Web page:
How is "Time Saved" Used?I recall hearing a survey about ten years ago that shared what women have done with all the time they have saved in their homes through appliances and labour-saving devices. I listened with bated breath as the announcer gave a preamble describing the survey. It turns out that this time has been used for two particular categories in women's lives--personal grooming and watching television. Now, I am not opposed to caring for one's appearance or relaxing through a bit of entertainment via a screen. However, pampering can be taken to extremes. Television watching among adults in Canada has remained steady at about four hours per day for the past eight years ; I find this to be incredibly high. When you add all the time adults spend checking their Smart phones, playing individual games on their devices and other screen time, the total is even higher.
When we save time by using a dishwasher instead of doing dishes by hand, for example, we are inclined to use this time for selfish ends. Isn't advertising that promotes saving time really promoting selfishness? But it does not have to be that way. When we have priorities in our lives that are not selfish, such as spending time with our children, caring for neighbours or members of our communities, volunteerism, we can use the gift of time in a more balanced and godly way.
24 Hours per Day
With the quantification of time through the invention of clocks, we have lost some of the sense of living in the present moment. Minutes, seconds, even milliseconds are measured with precision so that we feel we have a level of power and ownership over the segments of our day. In The Screwtape Letters, by C.S. Leswis, ironic advice given to a junior devil relates to this:
“You must therefore zealously guard in his mind the curious assumption 'My time is my own'. Let him have the feeling that he starts each day as the lawful possessor of twenty-four hours. Let him feel as a grievous tax that portion of this property which he has to make over to him employers, and as a generous donation that further portion which he allows to religious duties. But what he must never be permitted to doubt is that the total from which these deductions have been made was, in some mysterious sense, his own personal birthright.” (page 121)
How is "Money Saved" Used?
I do not have any statistics about how people use money they have supposedly saved, but I have some theories. There is definitely a segment of the population for whom saving a few dollars here and there keeps them in the black and enables them to simply pay their bills or satisfy their creditors with minimum payments. However, for those who live comfortably, saving money here and there often justifies more spending: "I saved $3 on that jumbo pack of toilet paper, so now I can splurge on a specialty coffee." I suspect that the bigger the savings, the bigger the splurge. It is important to check our motives whenever we get excited about saving money.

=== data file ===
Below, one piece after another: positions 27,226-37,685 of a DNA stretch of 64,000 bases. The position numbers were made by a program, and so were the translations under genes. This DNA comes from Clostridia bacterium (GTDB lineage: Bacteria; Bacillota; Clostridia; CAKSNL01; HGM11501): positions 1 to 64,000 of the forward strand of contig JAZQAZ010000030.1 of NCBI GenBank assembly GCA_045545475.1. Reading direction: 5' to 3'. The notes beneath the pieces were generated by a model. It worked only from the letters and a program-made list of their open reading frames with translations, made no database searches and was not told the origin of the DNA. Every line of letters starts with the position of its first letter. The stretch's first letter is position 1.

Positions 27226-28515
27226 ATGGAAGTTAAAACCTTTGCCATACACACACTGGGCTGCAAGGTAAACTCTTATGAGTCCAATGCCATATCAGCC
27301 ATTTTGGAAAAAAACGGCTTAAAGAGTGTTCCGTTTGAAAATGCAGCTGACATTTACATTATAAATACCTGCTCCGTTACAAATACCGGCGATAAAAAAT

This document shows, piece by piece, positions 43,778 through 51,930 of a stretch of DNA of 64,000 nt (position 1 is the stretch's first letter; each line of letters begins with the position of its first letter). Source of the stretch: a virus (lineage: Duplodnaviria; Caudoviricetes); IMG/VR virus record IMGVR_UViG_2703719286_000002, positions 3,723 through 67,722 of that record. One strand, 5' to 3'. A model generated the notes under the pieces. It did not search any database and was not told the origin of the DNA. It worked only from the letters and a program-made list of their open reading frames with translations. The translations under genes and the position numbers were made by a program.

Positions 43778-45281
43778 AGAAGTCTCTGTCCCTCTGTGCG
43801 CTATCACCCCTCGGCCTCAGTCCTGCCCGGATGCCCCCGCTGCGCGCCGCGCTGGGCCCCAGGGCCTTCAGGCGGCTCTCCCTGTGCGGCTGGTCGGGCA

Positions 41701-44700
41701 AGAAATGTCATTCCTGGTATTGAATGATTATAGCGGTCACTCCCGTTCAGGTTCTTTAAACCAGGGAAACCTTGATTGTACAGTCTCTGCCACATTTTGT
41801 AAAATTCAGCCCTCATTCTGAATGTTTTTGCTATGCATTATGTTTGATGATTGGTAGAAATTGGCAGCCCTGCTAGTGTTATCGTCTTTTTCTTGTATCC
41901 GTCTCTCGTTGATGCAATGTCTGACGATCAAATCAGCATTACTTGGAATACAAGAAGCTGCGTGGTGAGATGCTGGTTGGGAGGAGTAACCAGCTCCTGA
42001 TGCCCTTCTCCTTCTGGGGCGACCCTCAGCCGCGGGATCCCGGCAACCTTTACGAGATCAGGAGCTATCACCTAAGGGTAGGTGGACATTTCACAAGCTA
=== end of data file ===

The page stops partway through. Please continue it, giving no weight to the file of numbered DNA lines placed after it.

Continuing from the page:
In our drive to save time, it is possible to lose sight of the value of doing a particular task. When a person has "nothing to do" through unemployment or the unavailability of education, it is easy for them to get into trouble. Having something to "do," besides pushing buttons on a machine humanizes us. We embrace our capacities beyond our fingers and thumbs. And when we put love into a menial or tedious task, it can become an offering to the Lord. For example, helping one of my children deliver flyers on a day when the other two cannot gives me an opportunity to see people's front gardens up close, to greet people and to connect with my child. It all depends on my attitude.
In our drive to save money, it is possible to lose sight of making sure a person is justly rewarded for labour or goods he has had a hand in producing. When we save dollars here and there, are we actually robbing some people of their due? Paying a fair trade price for imported goods needs to become a matter of conscience.
http://www.tvb.ca/page_files/pdf/InfoCentre/TVBasics.pdf, according to the graph on page 13.